MONTROSE, Colo. (AP) — Authorities on Sunday had yet to recover the bodies of five people feared dead after their small plane crashed into a southwestern Colorado reservoir a day earlier.
Sonar images showed the fuselage appeared to be intact and the wings still attached, Ouray County spokeswoman Marti Whitmore said.
Authorities worked to get additional crews and equipment quickly in place to aid the recovery work that continued through Sunday and will resume Monday, Whitmore said.
The identities of those aboard weren't immediately released.
The single-engine Socata TBM700 was heading from Bartlesville, Okla., to Montrose, about 180 miles southwest of Denver, when it went down around 2 p.m. Saturday, Whitmore said. It crashed into Ridgway Reservoir, about 25 miles south of Montrose.
The flight took off from Gadsden, Ala., before stopping in Oklahoma, Federal Aviation Administration spokesman Ian Gregor said. The cause of the crash isn't yet known.
On Sunday, dive teams from Denver and Gunnison marked the location of the wreckage as efforts focused on finding the victims and the main body of the aircraft, Whitmore said.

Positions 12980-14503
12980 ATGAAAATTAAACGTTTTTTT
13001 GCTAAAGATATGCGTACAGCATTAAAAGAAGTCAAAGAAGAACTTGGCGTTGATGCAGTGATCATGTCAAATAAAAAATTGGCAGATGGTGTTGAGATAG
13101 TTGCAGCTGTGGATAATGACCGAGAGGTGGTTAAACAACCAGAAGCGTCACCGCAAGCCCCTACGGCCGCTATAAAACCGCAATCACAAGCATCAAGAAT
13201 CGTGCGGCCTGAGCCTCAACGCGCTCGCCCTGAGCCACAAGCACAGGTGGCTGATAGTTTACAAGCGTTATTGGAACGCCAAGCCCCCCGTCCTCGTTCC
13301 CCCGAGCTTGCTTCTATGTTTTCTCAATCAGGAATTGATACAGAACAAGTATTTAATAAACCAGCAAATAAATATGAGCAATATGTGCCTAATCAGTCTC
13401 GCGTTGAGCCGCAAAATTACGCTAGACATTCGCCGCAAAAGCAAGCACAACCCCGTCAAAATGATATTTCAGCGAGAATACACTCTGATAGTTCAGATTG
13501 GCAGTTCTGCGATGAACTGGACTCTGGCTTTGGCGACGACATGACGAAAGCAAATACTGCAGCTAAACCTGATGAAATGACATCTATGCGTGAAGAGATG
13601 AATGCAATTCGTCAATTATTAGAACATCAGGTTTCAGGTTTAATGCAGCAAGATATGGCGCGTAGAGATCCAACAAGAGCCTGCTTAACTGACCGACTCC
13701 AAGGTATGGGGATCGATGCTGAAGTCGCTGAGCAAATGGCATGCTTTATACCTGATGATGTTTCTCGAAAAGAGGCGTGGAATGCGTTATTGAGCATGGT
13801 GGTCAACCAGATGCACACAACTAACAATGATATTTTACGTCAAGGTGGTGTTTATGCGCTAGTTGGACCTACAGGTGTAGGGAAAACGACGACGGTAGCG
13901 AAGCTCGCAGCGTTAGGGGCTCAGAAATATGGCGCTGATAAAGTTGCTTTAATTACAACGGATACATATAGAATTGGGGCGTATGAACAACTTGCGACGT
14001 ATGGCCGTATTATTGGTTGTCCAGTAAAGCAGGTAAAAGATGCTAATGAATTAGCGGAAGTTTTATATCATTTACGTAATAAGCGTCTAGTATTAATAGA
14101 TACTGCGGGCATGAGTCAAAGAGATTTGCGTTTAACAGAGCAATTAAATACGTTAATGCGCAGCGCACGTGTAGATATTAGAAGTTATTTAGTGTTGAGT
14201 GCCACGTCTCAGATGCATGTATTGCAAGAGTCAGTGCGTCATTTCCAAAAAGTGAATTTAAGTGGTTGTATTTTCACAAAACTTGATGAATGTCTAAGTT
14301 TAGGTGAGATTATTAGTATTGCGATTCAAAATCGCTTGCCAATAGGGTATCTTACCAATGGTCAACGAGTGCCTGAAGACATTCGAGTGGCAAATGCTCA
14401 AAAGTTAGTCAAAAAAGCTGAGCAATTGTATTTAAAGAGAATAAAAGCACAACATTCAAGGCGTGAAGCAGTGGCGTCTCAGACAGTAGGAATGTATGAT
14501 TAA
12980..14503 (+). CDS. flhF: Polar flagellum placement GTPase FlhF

"It's in deep water and it's in cold water, and we don't have the right resources in the county" to recover the plane, she said.
The spokeswoman said earlier Sunday that the aircraft was about 90 feet from shore in 60 to 90 feet of water in the reservoir in Ridgway State Park, which will remain closed through Monday.
Eyewitness statements were turned over to the FAA and the National Transportation Safety Board for their investigations.
The plane is registered to an Alabama corporation. Messages left for the company weren't immediately returned.
The crash occurred several weeks after three people died when a plane crashed after taking off from the Telluride airport, less than 50 miles miles south.